Europe steps up measures as COVID-19 cases spike
Germany has declared 11 European risk zones while Spain put the capital Madrid, its infection hot spot, under lockdown in a bid to curb the spread of the coronavirus
AMID Europe’s dramatic virus uptick, fear is rising just as fast as the second COVID-19 wave, forcing many countries to consider returning to lockdowns with strict restrictions. While France, the U.K. and Spain logged record daily increases in coronavirus cases, Belgium, one of Europe’s worst-hit countries, passed the milestone of 10,000 deaths. The central Spanish government imposed new restrictions, putting Madrid under lockdown despite opposition by the regional government. Health Minister Salvador Illa published the order in the official gazette yesterday. The capital city has 735 cases per 100,000 people, one of the highest of any region in Europe and double Spain’s national rate. From now on, larger cities with more than 500 new infections per 100,000 inhabitants within two weeks, where at least 10% of coronavirus test results are positive and where more than 35% of hospital intensive care beds are occupied by COVID-19 patients, are to be placed under lockdown.
MEASURES, which include more severe social distancing and restrictions on movement, currently apply to Madrid and nine other cities in the capital region, according to the official gazette. Madrid’s regional leader Enrique Ruiz Escudero, however, announced he would not implement the order because it is illegal, daily El Pais reported.
In Germany, due to the high number of coronavirus infections, the government on Wednesday classified individual regions in 11 European countries including all of Belgium, Iceland, Wales and Northern Ireland as high-risk areas. It also lifted a blanket travel warning in place during the coronavirus pandemic for a total of 160 countries outside the European Union. Each nation in the world will now be assessed individually.
Along with Wales and Northern Ireland, Germany’s disease control body, the Robert Koch Institute (RKI), included Britain in its health warnings for the first time in the pandemic. French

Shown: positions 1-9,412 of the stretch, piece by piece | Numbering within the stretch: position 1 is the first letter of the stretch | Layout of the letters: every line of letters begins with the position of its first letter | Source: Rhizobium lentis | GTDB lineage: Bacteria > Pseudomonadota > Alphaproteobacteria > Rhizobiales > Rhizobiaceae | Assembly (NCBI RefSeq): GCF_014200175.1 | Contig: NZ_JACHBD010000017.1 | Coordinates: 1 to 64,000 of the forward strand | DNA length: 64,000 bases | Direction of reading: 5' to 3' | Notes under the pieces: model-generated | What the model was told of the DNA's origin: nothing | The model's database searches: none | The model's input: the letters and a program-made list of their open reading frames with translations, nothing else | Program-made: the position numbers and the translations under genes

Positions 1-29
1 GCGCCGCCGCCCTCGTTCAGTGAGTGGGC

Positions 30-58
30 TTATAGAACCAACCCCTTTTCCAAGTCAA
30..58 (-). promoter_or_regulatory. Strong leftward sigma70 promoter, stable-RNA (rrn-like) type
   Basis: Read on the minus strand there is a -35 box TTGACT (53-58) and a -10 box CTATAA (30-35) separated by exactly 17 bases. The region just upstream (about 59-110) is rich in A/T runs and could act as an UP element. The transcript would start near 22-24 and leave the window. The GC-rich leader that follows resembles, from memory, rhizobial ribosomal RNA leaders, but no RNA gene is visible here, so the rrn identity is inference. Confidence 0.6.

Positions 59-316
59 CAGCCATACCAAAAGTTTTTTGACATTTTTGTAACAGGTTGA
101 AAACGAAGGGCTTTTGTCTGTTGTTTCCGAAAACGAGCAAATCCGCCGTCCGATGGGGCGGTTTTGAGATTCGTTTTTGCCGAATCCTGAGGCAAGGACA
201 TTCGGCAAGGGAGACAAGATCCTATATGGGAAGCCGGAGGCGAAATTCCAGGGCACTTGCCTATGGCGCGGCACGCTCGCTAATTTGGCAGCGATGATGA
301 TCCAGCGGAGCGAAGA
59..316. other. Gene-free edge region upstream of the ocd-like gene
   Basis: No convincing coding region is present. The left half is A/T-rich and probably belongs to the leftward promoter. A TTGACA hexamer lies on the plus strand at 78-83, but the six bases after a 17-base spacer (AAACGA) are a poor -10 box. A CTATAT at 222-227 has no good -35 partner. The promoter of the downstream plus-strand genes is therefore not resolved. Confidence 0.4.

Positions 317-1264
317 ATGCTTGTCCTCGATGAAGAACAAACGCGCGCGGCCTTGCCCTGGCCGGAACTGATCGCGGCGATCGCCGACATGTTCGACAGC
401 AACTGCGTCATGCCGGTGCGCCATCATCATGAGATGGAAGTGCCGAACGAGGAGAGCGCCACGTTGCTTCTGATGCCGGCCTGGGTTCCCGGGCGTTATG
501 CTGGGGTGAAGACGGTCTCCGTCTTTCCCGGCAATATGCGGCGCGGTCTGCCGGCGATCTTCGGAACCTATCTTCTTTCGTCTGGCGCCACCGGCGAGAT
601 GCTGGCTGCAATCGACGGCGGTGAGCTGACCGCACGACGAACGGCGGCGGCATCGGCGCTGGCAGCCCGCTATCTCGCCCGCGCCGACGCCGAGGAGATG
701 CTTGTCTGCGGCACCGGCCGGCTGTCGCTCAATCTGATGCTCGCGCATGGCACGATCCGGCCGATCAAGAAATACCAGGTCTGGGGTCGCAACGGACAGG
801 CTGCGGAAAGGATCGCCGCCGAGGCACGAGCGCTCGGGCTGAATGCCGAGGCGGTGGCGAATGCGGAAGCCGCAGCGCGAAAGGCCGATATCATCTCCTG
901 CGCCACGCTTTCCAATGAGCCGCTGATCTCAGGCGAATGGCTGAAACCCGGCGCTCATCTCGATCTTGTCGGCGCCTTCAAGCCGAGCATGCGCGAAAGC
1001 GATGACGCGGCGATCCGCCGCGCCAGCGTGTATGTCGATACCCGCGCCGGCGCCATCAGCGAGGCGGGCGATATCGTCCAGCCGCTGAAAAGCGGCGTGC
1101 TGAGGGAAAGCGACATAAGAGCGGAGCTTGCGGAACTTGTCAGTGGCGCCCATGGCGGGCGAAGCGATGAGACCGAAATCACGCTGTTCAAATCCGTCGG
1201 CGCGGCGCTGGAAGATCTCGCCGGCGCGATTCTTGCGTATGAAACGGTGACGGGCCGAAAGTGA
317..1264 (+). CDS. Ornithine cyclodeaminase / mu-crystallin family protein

regions Pays de la Loire and Burgundy were also named. For the first time, areas in the Baltic countries of Lithuania and Estonia were named and regions in Ireland, Croatia, Slovenia, Hungary and Romania were also added.
VIRUS OUT OF CONTROL IN UK
In Britain, health experts warned yesterday that the coronavirus is out of control as case numbers and hospital admissions rise despite a slew of new restrictions on social gatherings. “Things are definitely heading in the wrong direction,” U.K. chief scientific adviser Patrick Vallance said at a government press conference, as a further 7,108 cases and 71 deaths were reported.
Britain has reported some 450,000 coronavirus infections since March. Its official death toll linked to COVID-19 is more than 42,000, Europe’s highest total. There was a 61% increase in positive COVID-19 cases in England’s latest weekly data, with more than four times the number of infections recorded as there were at the end of August, the
health service’s test and trace scheme said yesterday.
In the Netherlands, the Dutch government’s statistics office said the death toll from the peak of the coronavirus outbreak is significantly higher than the official figures published by the country’s public health institute. The Central Bureau for Statistics reported Thursday that just over 10,000 people died of COVID-19 in March through June this year as the first wave of the pandemic swept across the nation. The official total for the entire outbreak stands at around 6,400, but the public health institute has always acknowledged that it includes only people who died after a positive coronavirus test and that many people died without being tested.
INDIA’S WORST MONTH
The number of cases worldwide has soared past 32 million, with deaths surpassing 1 million, and the global economy has been devastated and major cultural and sports events have been disrupted. The World Health Organization (WHO) warned last week the prospect of another million deaths was not unimaginable if countries and individuals do not come together to tackle the crisis. The United States has suffered the most deaths, with 206,005, followed by Brazil with 142,921, India with 97,497 and Mexico with 77,163.
India yesterday reported 86,821 new coronaviruses cases and another 1,181 fatalities, making September its worst month of the pandemic. The Health Ministry’s update for the past 24 hours raised India’s total to more than 6.3 million people infected and 98,678 dead from COVID-19. India added 41% of its confirmed cases and 34% of fatalities in September alone.
India is expected to become the pandemic’s worst-hit country within weeks, surpassing the U.S., where more than 7.2 million people have been infected. The government announced further easing of restrictions to start Oct. 15. Cinemas, theaters and multiplexes can open with up to 50% seating capacity and swimming pools can also be used by athletes in training.
A health worker gives the results of a COVID-19 antigen test to a woman in Madrid, Spain, Sept. 30, 2020.